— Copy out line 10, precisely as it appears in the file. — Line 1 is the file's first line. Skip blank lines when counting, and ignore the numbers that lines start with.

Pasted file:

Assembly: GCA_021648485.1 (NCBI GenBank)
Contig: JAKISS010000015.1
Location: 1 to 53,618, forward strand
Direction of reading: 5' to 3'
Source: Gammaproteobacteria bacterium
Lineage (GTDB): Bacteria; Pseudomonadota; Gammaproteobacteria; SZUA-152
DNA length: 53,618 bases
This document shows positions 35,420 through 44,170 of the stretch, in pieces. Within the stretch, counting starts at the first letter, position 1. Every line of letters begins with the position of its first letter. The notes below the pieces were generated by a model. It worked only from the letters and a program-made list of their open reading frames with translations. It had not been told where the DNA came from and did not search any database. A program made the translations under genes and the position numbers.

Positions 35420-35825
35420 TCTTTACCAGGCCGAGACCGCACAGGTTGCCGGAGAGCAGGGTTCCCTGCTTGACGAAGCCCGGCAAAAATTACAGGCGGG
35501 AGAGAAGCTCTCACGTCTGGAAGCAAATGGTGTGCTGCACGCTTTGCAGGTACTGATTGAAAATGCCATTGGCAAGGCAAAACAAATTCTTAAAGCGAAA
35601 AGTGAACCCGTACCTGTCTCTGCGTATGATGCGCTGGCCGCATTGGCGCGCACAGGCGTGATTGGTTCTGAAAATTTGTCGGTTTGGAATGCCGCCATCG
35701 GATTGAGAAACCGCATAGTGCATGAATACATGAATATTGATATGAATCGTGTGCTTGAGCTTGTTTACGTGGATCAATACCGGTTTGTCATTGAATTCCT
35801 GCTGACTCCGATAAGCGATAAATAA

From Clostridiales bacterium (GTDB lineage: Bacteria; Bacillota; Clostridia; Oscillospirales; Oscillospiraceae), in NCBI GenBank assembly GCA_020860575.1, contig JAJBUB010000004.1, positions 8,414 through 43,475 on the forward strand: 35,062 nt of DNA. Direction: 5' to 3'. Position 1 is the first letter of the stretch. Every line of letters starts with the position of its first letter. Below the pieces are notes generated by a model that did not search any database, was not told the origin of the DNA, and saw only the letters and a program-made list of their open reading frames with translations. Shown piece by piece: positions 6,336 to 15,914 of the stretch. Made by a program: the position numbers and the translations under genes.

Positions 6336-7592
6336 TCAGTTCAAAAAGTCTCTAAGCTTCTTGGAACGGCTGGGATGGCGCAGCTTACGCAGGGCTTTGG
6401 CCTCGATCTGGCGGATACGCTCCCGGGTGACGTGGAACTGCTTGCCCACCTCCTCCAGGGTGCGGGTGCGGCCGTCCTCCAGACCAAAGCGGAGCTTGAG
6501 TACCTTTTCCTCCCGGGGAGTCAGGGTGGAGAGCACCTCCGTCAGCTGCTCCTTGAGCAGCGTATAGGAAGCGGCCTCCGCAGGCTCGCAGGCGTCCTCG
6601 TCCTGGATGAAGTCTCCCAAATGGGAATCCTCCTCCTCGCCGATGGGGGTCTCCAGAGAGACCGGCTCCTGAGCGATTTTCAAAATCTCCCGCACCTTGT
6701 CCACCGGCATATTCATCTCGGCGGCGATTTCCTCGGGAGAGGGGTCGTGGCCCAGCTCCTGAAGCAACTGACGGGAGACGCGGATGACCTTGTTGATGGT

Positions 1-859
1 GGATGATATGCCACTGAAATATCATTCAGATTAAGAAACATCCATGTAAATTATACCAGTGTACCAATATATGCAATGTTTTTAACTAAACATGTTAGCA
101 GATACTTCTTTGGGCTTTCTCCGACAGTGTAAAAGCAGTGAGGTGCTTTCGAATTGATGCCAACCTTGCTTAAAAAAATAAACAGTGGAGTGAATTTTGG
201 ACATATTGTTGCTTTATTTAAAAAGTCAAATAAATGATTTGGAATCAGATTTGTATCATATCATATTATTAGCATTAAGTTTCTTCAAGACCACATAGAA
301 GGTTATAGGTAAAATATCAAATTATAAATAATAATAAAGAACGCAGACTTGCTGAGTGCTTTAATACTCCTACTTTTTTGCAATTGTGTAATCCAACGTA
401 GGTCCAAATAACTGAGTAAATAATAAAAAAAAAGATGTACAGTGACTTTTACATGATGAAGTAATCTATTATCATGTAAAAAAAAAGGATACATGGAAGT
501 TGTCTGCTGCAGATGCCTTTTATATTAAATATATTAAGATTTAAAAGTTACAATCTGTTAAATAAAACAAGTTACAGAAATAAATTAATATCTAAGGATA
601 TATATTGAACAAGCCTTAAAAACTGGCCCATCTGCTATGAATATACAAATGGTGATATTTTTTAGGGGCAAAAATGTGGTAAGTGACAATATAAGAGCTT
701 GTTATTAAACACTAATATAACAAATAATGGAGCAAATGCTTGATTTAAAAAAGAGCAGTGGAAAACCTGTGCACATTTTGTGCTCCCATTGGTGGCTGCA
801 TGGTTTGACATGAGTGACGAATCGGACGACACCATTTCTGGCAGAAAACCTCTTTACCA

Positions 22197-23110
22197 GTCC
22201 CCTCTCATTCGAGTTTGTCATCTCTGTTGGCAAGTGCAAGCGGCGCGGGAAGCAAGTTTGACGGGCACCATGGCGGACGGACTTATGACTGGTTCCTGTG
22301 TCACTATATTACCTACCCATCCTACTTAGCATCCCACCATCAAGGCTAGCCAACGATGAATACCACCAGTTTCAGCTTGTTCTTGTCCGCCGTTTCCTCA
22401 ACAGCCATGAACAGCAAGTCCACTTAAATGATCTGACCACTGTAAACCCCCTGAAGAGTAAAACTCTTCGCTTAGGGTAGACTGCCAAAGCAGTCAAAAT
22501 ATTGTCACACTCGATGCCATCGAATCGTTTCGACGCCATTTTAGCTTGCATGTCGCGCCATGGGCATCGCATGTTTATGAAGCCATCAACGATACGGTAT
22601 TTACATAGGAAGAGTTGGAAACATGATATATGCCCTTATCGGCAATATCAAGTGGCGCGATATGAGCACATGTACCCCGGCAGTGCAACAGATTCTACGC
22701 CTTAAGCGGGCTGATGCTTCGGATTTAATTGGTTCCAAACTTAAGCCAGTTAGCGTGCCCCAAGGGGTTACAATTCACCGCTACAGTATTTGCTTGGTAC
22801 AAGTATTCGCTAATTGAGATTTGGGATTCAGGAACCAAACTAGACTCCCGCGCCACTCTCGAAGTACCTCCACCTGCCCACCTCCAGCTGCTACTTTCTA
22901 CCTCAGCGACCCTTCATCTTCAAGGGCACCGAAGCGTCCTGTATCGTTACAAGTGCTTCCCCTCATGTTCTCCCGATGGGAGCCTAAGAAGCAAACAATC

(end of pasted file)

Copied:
35420 TCTTTACCAGGCCGAGACCGCACAGGTTGCCGGAGAGCAGGGTTCCCTGCTTGACGAAGCCCGGCAAAAATTACAGGCGGG